(Day 1 recap here and here.)
1.Jukebox The Ghost
Finally knowing the lay of the land (and making sure to bring warmer clothes) after Day 1, I started Monolith Festival-Day 2 off with my DC brethren, Jukebox the Ghost. Now living out of Philly, this piano-laden power pop trio is upbeat, kinda quirky, rather witty, and know how to put on a kick-ass live show; in other words, the perfect people to start a day with. Think Ben Folds Five meets They Might Be Giants, the latter merely for the quirky factor: TMBG does songs about Istanbul and Constantinople, JBTG does songs about God taking out the state of Nebraska then realizing woops, maybe that wasn't such a good idea. Unlike TMBG, JBTG also does great songs with the serious fodder of relationships, love, and the 'What the hell does one do now?' conundrum, many with ridiculously catchy melodies.
And though they were playing in that awful indoor hallway stage (see entry on Liam Finn from Day 1) that would continue to curse me on Day 2 in terms of bad lighting and sound, you couldn't stay agitated when watching JBTG. Especially keyboard player and singer Ben Thornewill, as his animated body and feet moved around behind his keyboards like a 5 year old with ADD.
Listen: Hold It In-Jukebox the Ghost
2. Rosewood Thieves
I ran down the 230 steps to the main stage for the first, but certainly not the last, time that day, for the Rosewood Thieves, a group of five out of NYC. We all wondered (and applauded) the fact that this smallish, kinda unknown band snagged a main stage slot. And once they started playing you saw why: consummate professionals, they owned that stage.
Playing folk-pop, lead singer/guitarist Erick Jordan channeled both parts of Lennon and McCartney (Lennon with his voice, McCartney with his very handsome Rickenbacker). But make no mistake, the Rosewood's sound, pop with heavy folk influences, is all their own.
I got to chat some with Rosewood's very nice and really talented lead guitarist Paul Jenkins after at the rather stinky (literally) media tent. He mentioned the band will be doing some east coast dates; they'll be in DC at the Red and the Black on November 20.
Listen: Silver Gun_The Rosewood Thieves
I'd really liked what I heard from Atlanta's Snowden beforehand, so I raced back up the 230 steps to find plenty of other folks shared my good taste. I really like lead singer Jordan Jeffares voice- it's got a calm, lilting sound to it but also an edge...imagine Paul Simon's voice from the Simon and Garfunkel-era but covered in tar.
What makes them interesting is that the band has a great shoe-gaze fuzzy pop sound with a pretty hefty backbeat.
A lot of that is owed to their really energetic and dynamic female bassist Corinne Lee, who kicks the proverbial ass of her bass live. I bumped into Jeffares at one point later on and remarked how much I liked their set and how cool it was to watch Lee. He said, “Yeah, we get that a lot about her.”
Listen: Like Bullets_Snowden
4. Tokyo Police Club
I’m probably killing my indie-cool cred (if I ever had any heh) with saying this, but Tokyo Police Club didn’t wow me much. I liked their energy and the idea of their hard-driving pop sure, but in terms of the songs, eh...they were a bit too run-of-the-mill for me. I know many folks love these guys like Lindsay Lohan loves the ladies, and while I do acknowledge they have a special somethin-somethin there, I, personally, just wasn’t feeling it.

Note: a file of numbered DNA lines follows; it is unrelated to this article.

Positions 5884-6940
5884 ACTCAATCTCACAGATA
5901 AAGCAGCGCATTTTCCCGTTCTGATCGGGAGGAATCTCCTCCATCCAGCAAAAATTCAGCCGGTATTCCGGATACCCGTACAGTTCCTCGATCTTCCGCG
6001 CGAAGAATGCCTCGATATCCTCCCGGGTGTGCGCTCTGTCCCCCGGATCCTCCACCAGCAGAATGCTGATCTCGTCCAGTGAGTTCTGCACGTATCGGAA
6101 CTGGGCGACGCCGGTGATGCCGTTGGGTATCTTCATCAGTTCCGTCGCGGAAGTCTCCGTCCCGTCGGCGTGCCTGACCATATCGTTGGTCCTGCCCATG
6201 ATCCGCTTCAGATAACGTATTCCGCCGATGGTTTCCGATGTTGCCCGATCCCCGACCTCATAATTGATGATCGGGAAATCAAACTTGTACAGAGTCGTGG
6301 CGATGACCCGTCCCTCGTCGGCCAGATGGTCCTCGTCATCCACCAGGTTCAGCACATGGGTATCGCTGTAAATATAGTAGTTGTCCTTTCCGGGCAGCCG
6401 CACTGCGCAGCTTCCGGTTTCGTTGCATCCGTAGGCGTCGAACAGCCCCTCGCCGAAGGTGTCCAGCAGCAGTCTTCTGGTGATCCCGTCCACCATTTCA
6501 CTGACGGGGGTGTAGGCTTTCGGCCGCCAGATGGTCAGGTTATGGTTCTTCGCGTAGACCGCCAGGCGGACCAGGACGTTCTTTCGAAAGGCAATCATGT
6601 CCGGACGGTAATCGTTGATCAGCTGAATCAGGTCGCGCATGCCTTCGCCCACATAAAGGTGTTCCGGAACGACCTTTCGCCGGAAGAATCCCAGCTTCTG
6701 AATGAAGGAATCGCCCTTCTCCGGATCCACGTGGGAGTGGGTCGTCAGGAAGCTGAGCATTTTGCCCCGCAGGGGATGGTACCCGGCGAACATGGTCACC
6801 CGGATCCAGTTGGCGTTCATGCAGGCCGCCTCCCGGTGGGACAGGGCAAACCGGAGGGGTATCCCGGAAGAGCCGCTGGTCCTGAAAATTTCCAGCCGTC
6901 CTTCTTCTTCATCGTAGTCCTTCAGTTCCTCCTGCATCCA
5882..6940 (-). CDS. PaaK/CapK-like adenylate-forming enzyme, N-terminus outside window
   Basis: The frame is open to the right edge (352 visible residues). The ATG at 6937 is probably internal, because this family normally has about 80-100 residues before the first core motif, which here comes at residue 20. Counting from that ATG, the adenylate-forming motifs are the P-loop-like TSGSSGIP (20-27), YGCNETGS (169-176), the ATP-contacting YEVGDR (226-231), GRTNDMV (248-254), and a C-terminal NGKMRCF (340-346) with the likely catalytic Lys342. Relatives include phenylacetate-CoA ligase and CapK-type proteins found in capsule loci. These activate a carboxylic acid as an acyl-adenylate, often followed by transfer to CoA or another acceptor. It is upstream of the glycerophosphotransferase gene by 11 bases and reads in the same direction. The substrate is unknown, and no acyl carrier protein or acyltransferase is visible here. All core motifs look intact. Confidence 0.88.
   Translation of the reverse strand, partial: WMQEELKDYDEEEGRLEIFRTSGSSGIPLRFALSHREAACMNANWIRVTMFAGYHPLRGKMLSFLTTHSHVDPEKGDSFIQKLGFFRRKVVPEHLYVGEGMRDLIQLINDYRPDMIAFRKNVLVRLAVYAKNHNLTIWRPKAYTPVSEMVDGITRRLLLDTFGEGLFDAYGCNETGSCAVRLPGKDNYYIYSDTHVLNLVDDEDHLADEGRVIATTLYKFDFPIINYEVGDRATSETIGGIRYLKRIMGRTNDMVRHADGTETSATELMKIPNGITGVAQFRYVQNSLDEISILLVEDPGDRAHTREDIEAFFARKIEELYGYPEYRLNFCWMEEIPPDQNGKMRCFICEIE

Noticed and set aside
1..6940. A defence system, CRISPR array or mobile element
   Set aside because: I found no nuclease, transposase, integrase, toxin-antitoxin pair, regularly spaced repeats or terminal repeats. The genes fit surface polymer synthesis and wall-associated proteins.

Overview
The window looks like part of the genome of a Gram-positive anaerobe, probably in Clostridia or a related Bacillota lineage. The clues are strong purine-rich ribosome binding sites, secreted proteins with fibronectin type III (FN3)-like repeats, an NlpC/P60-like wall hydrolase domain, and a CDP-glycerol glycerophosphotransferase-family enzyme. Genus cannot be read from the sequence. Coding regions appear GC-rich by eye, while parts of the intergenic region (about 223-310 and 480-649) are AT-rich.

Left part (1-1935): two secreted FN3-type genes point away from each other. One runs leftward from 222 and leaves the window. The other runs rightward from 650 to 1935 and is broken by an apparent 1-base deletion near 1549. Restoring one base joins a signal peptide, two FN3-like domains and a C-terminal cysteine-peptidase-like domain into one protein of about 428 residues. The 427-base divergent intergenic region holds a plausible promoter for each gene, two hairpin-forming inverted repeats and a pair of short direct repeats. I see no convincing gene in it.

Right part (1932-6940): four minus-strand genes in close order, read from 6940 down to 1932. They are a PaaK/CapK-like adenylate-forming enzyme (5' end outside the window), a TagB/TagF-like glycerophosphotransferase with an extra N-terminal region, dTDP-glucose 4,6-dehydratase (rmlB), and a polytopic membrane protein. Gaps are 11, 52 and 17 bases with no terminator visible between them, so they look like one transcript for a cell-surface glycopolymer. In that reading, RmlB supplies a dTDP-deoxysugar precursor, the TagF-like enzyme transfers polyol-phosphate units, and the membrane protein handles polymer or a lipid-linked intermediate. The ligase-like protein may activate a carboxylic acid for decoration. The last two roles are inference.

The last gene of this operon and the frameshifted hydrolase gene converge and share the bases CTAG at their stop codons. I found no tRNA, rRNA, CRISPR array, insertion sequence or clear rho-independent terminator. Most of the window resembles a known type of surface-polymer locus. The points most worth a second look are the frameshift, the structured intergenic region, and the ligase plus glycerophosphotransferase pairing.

But I do have to give ultimate props to the band’s keyboardist, Graham Wright. His hopping, jumping, and stomping around kept everyone riveted to stage right.
Listen: You English is Good_Tokyo Police Club
5. The Avett Brothers
I’d read raves about The Avett Brothers before arriving at Monolith and once there, I learned two things: 1) I think I'm the only one who came to Monolith unconverted, based on the huge crowd they drew, and 2) unlike what I read about Tokyo Police Club, these raves were absolutely, positively, and definitely all justified. Out of Concord, NC, this 3-4 piece (the cellist only seems to play sometimes) makes this one disarming amalgam of rock and bluegrass.
Now I know you’re like, “Bluegrass? In an indie band?” But oh my, the Avett Brothers ensure you know that rock and bluegrass are indeed two great tastes that go great together. Over an instrumental tag team of an acoustic, an upright bass, and a banjo (and at times drums and a cello) are these really intimate and harmony-laden songs of love, loss, and yearning that filled the vast Red Rocks Amphitheater in an utterly graceful way.
Seriously, don’t let the “bluegrass” tag avert you, these guys bring the rock. The bluegrass is filtered through in ways you don’t even notice until you realize you’ve stopped breathing because you’re so overwhelmed by the beauty of their melodies. And the two vocal harmonies of Scott and Seth Avett are so perfectly fused; it’s hard to believe the sounds are coming from just two people.
And here’s a ponder for the day: is it me or does Scott Avett and a young Keith Richards circa 1964 sorta look separated at birth? Hmm...
The Brothers performed a song at Monolith called “Laundry Room” (which absolutely slayed the Monolith crowd). It’s not out yet but video from a performance earlier this year in Atlanta is below.
6. Tilly and the Wall
Much like Tilly’s show in DC, there was tap dancin...
and crazy outfits...
and super kinetic hyperactivity on stage (as well as a crazy guy named "TRL" but we'll get to him in the Sharon Jones/Dap Kings segment). This is a band that is always upbeat and positive, and it absolutely seeps into and amps up the crowd.
I didn’t get close enough in DC to see this, but singer Kianna Alarid sports an impressive amount of ink. Go girl!
Listen: Pot Kettle Black_Tilly and the Wall
(Still to come...The Whigs, Hearts of Palm, The Airborne Toxic Event, TV on the Radio, and CSS.)